Young woman sitting on a sofa at home with her head in her hands.
Research and Breakthroughs

Behavioral Health Researchers Study Hundreds of Brain Scans to Explore the Biology of Depression

Analysis highlights critical connection between cerebral blood flow, hypermetabolism and depression severity.

In the last 50 years, behavioral health researchers have made major progress in understanding depression not as a condition born purely from lived experiences, but as a multi-faceted disorder with complex underlying biology. A growing body of research has increased understanding of the biology of depression at the cellular level as well as potential targets for innovative treatments.

Professional headshot of Bradley Peterson, MD
Dr. Bradley Peterson

In a new study published in Nature Translational Psychiatry, Bradley Peterson, MD, Director of the Brain Imaging Lab at Children’s Hospital Los Angeles and several Behavioral Health Institute researchers explore the connection between cerebral blood flow and depression severity.

The researchers partnered with a multi-site private psychiatry practice to analyze brain scans of 338 patients with major depressive disorder and 103 healthy controls. The dataset includes scans from patients age 18 to 65 and spans eight sites across the United States.

One of the largest and most representative studies of its kind, this research provides new insight into how blood flow represents functional problems in regulatory structures of the brain associated with depression—and points to cellular metabolism as a key mechanism behind the progression and severity of the disorder.

Regional cerebral blood flow affects brain regulatory circuits  

Researchers’ analysis of the SPECT brain scans showed a global increase in cerebral blood flow for patients with depression when compared to the healthy control group. However, what fascinated researchers most was how blood flow varied by region.

Regional cerebral blood flow was disproportionately higher in the brain’s limbic structures, including the basal ganglia, thalamus and cerebellum. These structures regulate our bodies’ most essential cognitive processes like thought, attention, emotion and behavior.

“Problems in these regulatory circuits of the brain are consistent with long-known cognitive and attentional challenges that people with depression have, from impaired concentration to rumination and overall low mood,” Dr. Peterson shares.

Mapping metabolism to depression severity

Identifying increased blood flow throughout these key regions of the brain offers researchers a clue to the true biological culprits underlying depression: metabolism and cellular activity.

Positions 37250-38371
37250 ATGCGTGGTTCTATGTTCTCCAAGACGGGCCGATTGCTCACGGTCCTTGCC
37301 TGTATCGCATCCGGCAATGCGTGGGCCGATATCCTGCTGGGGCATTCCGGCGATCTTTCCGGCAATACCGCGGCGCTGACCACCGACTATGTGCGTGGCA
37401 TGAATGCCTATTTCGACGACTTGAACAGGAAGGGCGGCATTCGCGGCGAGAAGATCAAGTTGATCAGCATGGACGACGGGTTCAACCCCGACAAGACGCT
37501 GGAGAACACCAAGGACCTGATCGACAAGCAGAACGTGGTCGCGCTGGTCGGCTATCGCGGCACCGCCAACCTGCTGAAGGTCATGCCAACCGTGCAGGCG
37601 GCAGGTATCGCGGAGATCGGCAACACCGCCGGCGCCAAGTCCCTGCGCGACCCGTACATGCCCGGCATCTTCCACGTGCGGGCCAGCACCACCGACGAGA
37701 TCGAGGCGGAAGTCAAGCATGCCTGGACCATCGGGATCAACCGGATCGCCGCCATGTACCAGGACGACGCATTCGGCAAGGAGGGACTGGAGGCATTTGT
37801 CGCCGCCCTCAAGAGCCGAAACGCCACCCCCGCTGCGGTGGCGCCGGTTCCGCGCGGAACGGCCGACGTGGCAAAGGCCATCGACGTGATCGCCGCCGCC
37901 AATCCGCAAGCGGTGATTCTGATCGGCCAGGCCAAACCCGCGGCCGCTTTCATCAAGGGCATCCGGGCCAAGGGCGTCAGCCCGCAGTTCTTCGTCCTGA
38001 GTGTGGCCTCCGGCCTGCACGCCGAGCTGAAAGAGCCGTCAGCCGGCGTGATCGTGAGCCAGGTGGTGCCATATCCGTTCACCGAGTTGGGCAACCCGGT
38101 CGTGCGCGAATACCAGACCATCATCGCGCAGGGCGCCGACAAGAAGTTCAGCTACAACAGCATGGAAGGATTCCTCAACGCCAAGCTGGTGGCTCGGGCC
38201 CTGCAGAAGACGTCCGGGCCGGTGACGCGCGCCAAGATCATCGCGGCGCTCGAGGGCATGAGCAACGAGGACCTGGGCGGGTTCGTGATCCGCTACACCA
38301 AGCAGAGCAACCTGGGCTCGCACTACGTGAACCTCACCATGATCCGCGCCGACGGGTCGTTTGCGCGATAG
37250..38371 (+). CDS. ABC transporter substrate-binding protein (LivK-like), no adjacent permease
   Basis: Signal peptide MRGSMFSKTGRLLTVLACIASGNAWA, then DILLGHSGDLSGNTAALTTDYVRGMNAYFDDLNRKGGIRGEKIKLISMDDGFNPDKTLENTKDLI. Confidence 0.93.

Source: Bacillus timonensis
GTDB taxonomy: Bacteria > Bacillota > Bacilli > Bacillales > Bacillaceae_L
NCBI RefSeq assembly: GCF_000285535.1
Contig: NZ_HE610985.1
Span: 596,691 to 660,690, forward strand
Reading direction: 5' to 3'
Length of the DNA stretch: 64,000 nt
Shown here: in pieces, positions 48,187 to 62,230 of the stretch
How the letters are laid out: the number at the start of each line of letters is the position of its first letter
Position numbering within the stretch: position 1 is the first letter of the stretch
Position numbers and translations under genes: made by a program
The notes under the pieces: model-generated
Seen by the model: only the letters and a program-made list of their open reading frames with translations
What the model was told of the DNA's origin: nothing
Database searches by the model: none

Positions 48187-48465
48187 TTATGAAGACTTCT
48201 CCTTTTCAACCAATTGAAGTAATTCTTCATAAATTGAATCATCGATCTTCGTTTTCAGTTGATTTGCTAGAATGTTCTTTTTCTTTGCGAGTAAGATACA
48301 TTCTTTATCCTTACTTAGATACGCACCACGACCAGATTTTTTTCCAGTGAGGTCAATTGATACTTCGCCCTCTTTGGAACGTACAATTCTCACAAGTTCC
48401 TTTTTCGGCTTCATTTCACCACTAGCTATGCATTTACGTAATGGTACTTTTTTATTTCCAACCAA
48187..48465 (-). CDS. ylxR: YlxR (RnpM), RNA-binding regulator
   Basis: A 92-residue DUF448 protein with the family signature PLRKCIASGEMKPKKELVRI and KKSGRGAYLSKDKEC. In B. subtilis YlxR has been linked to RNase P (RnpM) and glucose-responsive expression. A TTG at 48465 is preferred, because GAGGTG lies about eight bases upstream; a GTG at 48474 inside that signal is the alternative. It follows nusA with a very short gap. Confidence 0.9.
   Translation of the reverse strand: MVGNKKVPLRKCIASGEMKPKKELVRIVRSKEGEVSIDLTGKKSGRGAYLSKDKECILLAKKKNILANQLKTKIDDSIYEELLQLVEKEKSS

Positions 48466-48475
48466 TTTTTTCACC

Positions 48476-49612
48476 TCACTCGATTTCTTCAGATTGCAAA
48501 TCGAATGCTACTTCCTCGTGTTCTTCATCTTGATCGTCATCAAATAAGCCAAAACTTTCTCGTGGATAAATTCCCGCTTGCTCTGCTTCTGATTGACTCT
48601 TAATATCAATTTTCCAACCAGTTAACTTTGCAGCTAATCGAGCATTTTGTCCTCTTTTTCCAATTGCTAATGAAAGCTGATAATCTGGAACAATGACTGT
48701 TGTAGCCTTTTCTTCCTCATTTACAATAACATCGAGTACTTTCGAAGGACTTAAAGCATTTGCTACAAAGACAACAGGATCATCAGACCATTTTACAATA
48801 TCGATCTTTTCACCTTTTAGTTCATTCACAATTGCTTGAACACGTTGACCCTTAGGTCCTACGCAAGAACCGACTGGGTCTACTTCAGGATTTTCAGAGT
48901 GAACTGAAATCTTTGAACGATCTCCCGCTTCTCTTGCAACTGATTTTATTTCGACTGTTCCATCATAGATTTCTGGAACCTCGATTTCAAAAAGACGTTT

Chart mapping cerebral blood flow and depression severity
Scatterplot of cerebral blood flow in association to depression severity

“It’s not blood flow per se that we’re interested in, it’s what the blood flow indexes,” adds Dr. Peterson.

Metabolism is driven by increased cellular activity. Hypermetabolism results when cells use excessive amounts of energy requiring increased blood flow. “There seems to be a global disruption of cellular functioning and metabolism in the brains of depressed people,” says Dr. Peterson, “Something isn't running efficiently in the cells and isn’t appropriately controlling energy use.”

Increases in blood flow were also proportional to the severity of depression, leading researchers to believe that hypermetabolism is pathological—resulting from structural or functional differences in biology—rather than compensatory, as compensation would inversely correlate decreased cerebral blood flow with depression severity.

Implications for pediatric behavioral health

While the dataset for this study utilized brain scans from people age 18 and older, Dr. Peterson says that this research is part of a larger effort at the Behavioral Health Institute to understand how and where depression starts in kids.

“There’s every reason to believe that most forms of depression in children have a similar cause or pathophysiology as adult depression,” he says, primarily because many forms of adult depression begin in childhood. “This study indirectly tells us about the biology of depression in kids.”

What’s next: A deeper dive into hypermetabolism’s impact on the brain

The rich data from this multi-site, multi-generational study empowers Dr. Peterson and team with enough insight to build follow-up studies that continue to advance understanding of depression mechanisms and illuminate potential treatments.  

Most critically, the researchers believe hypermetabolism may be a reasonable target for novel depression therapeutics, and future research could seek to uncover the specific cellular components underlying metabolic dysfunction.

“With this large dataset, we hope that the findings will more adequately represent what's happening in the brain of the average person in the United States rather than in some small select corner,” says Dr. Peterson. “Most importantly, it tells us where in the brain we need to start looking.”

Learn more about the Behavioral Health Institute at Children's Hospital Los Angeles.